I am not much interested in the personal antics involved with all this stuff. I'd much rather have an answer to how/why the cylinder demonstrated by Bob Rohner compressed more quickly than gravity could have caused.
I think this notion is more the product of suggestion by Rohner than observation.
Unless that inductor was on a time delay, and was used to slam the cylinder back down, I can't understand what could cause that.
Consider that an object given an upward impulse will initially accelerate, then decelerate to apogee. ( I am referring to the weight on top of the piston.) The Weight will operate in the manner of the thrown ball, while the piston has an additional force upon it which the weight does not have.
The piston receives it's impulse from the shockwave created by the plasma discharge. As the piston moves outward as a result of it's impulse it's inertia will eventually produce (In what was a prior state of one Atmosphere) a momentary vacuum which will eventually arrest and reverse the direction of the piston's motion.
Headers for automobile engines have long relied on this principle as applied to the inertia of air traveling down a pipe. How much stronger should this effect be with an actual moving inertial mass of perhaps several pounds?
Are you familiar with the pulse detonation engine?
It does indeed appear that the gas inside the cylinder expanded with great force, and then contracted once again, but I know of no known process that could account for such a thing.
I think this thing is a plasma discharge variation on the same concept.
I think a plasma discharge creates a shockwave which travels up the tube and impacts the piston thereby imparting an impulse to it. The piston then transfers the impulse to the weight atop it. Once the piston is moving, it travels forward until the vacuum created behind it slows and reverses it's direction of travel. The weight, being unencumbered by the vacuum drag continues forward ballistically.
I suspect that all the energy imparted as a shockwave is equivalent to the electrical energy discharged into the plasma. Rohner mentions that he has two 3 ohm wire wound resistors which are getting hot as a result of the few times he's fired the device. Other diagrams indicate that heavy duty (20 watts perhaps) wire wound resistors are included in some of the engine designs he showed in his slide presentation.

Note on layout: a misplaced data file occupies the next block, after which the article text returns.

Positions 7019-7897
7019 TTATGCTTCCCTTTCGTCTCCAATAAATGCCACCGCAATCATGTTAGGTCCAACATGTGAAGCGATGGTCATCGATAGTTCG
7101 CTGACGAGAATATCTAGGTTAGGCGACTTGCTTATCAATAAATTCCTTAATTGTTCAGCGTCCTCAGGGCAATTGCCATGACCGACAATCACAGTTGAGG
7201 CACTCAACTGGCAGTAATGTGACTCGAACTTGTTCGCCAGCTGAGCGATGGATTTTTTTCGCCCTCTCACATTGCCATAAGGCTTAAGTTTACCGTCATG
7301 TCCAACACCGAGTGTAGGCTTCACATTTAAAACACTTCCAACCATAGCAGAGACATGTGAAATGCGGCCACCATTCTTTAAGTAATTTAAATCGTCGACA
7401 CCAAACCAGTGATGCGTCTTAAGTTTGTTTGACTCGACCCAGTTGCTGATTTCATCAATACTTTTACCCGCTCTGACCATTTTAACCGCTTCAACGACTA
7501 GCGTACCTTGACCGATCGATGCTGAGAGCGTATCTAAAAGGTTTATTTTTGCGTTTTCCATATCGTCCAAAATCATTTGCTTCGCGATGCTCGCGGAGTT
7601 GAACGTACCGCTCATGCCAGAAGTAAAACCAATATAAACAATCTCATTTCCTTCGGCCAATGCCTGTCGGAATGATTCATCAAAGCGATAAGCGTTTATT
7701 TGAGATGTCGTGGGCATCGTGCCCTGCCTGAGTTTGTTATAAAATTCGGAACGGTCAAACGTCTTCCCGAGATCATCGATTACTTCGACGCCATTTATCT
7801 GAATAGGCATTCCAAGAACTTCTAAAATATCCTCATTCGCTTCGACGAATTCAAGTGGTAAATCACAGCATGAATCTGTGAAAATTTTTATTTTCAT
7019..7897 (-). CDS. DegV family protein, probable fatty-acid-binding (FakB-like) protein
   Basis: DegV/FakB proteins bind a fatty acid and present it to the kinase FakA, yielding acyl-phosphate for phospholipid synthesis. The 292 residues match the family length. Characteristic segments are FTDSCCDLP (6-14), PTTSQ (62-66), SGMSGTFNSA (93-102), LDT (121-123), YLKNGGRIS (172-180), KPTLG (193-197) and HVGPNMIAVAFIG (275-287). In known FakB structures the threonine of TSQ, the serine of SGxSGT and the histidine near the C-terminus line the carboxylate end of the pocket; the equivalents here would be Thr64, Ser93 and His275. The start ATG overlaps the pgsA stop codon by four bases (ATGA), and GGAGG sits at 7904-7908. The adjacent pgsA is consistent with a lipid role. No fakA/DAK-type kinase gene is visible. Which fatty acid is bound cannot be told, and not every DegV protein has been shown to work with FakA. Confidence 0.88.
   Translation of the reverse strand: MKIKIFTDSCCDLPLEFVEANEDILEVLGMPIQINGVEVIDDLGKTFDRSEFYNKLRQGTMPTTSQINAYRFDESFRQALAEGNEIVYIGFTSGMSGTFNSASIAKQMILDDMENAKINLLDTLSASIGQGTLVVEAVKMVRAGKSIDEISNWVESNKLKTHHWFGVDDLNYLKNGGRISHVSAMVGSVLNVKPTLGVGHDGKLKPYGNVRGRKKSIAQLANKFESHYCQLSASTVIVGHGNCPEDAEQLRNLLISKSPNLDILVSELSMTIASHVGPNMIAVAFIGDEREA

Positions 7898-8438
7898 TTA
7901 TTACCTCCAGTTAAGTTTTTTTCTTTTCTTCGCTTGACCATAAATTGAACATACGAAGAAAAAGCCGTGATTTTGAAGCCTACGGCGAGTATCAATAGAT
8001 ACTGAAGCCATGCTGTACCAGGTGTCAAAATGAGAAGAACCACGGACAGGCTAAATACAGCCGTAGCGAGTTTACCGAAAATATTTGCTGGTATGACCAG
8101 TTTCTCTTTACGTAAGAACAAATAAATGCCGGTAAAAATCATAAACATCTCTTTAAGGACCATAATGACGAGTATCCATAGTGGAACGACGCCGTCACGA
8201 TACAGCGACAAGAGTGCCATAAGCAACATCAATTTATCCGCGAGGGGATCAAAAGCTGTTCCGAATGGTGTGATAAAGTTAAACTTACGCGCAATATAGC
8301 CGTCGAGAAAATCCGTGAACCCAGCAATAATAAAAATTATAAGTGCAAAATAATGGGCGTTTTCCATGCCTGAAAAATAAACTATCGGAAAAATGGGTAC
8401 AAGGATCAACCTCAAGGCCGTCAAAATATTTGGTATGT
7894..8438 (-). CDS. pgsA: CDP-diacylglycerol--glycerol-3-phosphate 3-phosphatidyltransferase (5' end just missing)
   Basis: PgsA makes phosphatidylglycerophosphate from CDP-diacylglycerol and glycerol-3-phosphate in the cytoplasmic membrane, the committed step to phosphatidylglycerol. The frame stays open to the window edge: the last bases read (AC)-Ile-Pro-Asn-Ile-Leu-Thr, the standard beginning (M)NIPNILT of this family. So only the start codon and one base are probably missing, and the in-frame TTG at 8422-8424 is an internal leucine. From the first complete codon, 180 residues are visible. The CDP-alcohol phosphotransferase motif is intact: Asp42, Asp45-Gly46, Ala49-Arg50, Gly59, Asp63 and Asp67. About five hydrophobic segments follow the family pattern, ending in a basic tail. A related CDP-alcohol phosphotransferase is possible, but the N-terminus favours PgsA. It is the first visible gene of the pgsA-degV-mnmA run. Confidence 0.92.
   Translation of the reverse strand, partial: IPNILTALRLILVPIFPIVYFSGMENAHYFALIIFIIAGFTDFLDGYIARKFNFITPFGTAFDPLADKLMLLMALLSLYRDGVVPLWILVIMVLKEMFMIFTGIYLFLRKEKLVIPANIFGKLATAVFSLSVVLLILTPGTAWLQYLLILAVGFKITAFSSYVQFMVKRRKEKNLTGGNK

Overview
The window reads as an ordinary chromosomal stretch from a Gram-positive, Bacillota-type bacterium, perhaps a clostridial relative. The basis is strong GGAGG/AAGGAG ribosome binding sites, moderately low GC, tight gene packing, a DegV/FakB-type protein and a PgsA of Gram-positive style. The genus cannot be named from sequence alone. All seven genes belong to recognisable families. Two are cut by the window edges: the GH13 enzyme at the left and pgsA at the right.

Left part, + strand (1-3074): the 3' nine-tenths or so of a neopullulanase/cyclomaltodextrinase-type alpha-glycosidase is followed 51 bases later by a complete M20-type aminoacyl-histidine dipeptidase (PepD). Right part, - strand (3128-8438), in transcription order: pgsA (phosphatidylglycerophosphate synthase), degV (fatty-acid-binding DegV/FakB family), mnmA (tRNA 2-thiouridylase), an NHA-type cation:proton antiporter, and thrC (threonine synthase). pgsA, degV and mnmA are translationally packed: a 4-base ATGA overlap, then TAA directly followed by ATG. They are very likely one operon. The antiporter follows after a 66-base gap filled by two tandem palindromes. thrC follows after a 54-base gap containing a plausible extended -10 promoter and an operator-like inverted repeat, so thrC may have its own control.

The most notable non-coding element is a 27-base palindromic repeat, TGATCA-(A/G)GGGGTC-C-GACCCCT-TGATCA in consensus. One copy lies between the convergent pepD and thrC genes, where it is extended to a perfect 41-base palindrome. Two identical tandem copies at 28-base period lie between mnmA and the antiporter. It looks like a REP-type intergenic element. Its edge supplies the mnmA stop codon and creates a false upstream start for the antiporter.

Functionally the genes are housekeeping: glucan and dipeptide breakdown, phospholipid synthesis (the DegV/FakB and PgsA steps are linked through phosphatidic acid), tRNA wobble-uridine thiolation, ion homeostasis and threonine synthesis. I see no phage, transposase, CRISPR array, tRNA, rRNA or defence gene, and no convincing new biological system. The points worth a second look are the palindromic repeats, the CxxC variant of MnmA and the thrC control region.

Since his resistors are so quickly getting hot, it becomes apparent that his plasma discharge is requiring a great deal more energy than would an ignition spark for a gasoline engine.
At this point, I highly suspect that all the energy demonstrated in the impulse applied to the piston/weight combination is imparted by the equivalent electrical energy being discharged into the gas, thereby creating a plasma induced shock-wave.
Another clue is when he demonstrates a plasma discharge in air. Ordinary ignition spark discharges do not produce such explosive pops in ordinary air. Judging by the effect he produced in air, I would suggest he is using a very powerful electrical discharge. The requirement of having a capacitor would also be indicative of this.
Now his argument is that this whole apparatus produces more energy than it takes to drive it. I remain highly skeptical of that claim. The pulse detonation effect produces a higher efficiency in converting heat energy to mechanical motion, (The temperature at the center of the discharge is perhaps 10,000 degrees or more, thereby improving on an ordinary combustion produced temperature differential) but it is definitely not over unity.
‘What all the wise men promised has not happened, and what all the damned fools said would happen has come to pass.’
— Lord Melbourne —